As Catholics, we have the regular miracle of the Mass, and that is more than enough of the miraculous to go on.
Levitating saints, sure. Weeping icons and statues, yep. The Mother of God appearing to people at places like Fatima, cool. The crippled and sick healed after bathing in the waters at Lourdes, of course. Stigmatics, of course. The dying healed through the intercession of the saints, of course. The world is filled with miracles. And then there’s the Mass, the greatest miracle of all, and one you can experience any day of the week.
But with the Dead Raising Teram’s kind of miracle, eyebrows go up, as they do, and perhaps for the same reason, when we hear a prosperity gospel preacher, even though some of them are surely sincere. The reason, I think, has to do with our and their very different attitudes to the miraculous.
Catholics and other Christians feel miracles to be part of our experience of the natural world, what happens when God cares for his people. We’re supernaturalists, but most of us live by the normal (supernatural) means of grace. We go through life in the usual and sometimes God disrupts things with a special benefit. The Catechism of the Catholic Church speaks laconically of miracles, in one phrase in one paragraph (2003), while dedicating 634 to the sacraments, the normal and regularized miracles of the Catholic life.
The normal means of grace are miraculous enough, and though we may pray for the special and unusual miracle, especially healing, we don’t crave them. One kind of religious believer does seems to crave living in a magical and miraculous world. The hyper-supernaturalist seems to have no filters, no skepticism, if the story is of a certain sort and the teller speaks with conviction. The level of certainty and the quality of evidence he requires both drop sharply from those he demands in the normal course of life. They trust the man telling stories of the dead being raised and interrogate the salesman at the car lot.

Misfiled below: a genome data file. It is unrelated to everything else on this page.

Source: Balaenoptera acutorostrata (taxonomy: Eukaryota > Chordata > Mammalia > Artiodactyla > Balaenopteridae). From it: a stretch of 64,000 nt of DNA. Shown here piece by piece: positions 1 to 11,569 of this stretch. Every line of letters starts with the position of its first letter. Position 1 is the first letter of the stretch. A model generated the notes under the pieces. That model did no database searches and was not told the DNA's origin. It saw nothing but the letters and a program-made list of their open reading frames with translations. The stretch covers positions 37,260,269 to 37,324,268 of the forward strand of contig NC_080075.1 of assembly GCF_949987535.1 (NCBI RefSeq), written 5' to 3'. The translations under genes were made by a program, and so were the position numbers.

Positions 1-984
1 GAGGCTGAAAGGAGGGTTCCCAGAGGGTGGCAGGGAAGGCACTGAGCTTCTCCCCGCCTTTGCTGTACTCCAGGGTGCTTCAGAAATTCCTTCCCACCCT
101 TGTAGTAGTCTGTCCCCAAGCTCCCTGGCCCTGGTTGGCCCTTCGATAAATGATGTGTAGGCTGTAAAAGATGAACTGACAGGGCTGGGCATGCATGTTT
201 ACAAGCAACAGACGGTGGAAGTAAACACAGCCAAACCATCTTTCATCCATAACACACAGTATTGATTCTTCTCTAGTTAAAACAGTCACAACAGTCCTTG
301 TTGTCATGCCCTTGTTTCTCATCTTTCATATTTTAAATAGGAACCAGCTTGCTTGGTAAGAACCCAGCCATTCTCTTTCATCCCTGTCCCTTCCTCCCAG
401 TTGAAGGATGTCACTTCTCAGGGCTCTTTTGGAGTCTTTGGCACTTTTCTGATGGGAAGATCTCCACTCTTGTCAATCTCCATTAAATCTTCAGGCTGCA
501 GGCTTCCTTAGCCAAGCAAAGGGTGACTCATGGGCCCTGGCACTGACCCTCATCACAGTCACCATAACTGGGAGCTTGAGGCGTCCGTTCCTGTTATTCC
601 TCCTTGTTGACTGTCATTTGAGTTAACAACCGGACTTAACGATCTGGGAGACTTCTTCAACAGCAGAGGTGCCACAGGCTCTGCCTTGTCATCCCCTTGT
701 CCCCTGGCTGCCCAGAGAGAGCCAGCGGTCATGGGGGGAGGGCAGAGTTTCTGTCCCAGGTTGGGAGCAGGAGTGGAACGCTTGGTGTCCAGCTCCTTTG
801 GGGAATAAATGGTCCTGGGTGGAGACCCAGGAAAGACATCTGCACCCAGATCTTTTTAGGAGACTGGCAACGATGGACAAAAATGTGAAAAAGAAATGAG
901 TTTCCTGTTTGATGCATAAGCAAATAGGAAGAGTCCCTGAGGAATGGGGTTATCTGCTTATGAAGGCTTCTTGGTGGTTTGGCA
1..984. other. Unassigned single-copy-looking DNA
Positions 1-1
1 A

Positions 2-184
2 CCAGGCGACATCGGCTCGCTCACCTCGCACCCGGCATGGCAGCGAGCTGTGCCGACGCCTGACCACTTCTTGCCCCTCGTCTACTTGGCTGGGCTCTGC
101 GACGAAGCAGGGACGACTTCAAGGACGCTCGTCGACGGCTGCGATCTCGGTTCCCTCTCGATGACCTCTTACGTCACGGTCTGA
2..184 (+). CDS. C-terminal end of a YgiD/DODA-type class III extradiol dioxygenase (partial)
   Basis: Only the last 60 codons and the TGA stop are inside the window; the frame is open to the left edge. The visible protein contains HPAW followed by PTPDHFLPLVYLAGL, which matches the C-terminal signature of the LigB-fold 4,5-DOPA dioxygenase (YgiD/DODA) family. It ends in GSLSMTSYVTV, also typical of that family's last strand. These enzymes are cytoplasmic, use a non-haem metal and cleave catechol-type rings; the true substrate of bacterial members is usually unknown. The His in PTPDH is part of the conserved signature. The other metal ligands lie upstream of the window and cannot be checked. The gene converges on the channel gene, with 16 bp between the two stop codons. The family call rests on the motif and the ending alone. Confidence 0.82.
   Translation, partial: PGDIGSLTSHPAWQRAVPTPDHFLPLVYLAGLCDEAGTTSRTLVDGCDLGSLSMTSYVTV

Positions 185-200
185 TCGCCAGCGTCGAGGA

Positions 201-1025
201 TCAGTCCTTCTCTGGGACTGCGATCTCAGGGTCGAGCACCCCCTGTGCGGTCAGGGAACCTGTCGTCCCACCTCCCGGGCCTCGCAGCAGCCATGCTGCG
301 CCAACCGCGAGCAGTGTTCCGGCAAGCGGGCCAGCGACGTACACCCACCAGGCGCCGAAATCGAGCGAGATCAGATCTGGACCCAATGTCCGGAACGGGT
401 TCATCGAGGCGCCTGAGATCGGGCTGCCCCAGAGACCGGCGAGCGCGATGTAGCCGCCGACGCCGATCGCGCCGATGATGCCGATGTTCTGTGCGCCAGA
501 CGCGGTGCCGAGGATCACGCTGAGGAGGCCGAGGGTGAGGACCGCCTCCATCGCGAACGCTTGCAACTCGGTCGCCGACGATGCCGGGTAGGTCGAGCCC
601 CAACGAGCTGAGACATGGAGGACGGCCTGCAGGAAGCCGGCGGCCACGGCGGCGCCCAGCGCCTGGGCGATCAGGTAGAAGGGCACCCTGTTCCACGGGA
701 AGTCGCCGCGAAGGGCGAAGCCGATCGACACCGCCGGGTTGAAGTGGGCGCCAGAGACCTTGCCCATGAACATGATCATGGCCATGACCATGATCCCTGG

A few years ago I knew some people, sophisticated people you wouldn’t think of as credulous, who promoted a man who told of miracles he had seen and performed in Africa. He told dramatic and often elaborate stories, like one of Christian villagers being thrown into bonfires and then after several minutes toddlers walking out of the flames unharmed. He claimed to have raised the dead.
The one time I happened to hear him speaking, his followers sat around him with faces I can only describe as radiant. A week or so later someone heard from an authority in Africa warning that he was a conman and he quickly left.
A professor of psychology quoted in the Telegraph’s story explains how people, especially in mutually-supporting groups, read reality to fit the story they want to believe, or to tell. “This happens in the world of paranormal investigators,” he says. “One charismatic leader has a few followers who all reinforce each other. Evidence that to an observer wouldn’t seem that impressive, they’ll see as overwhelmingly conclusive. They genuinely believe what they’re saying.”
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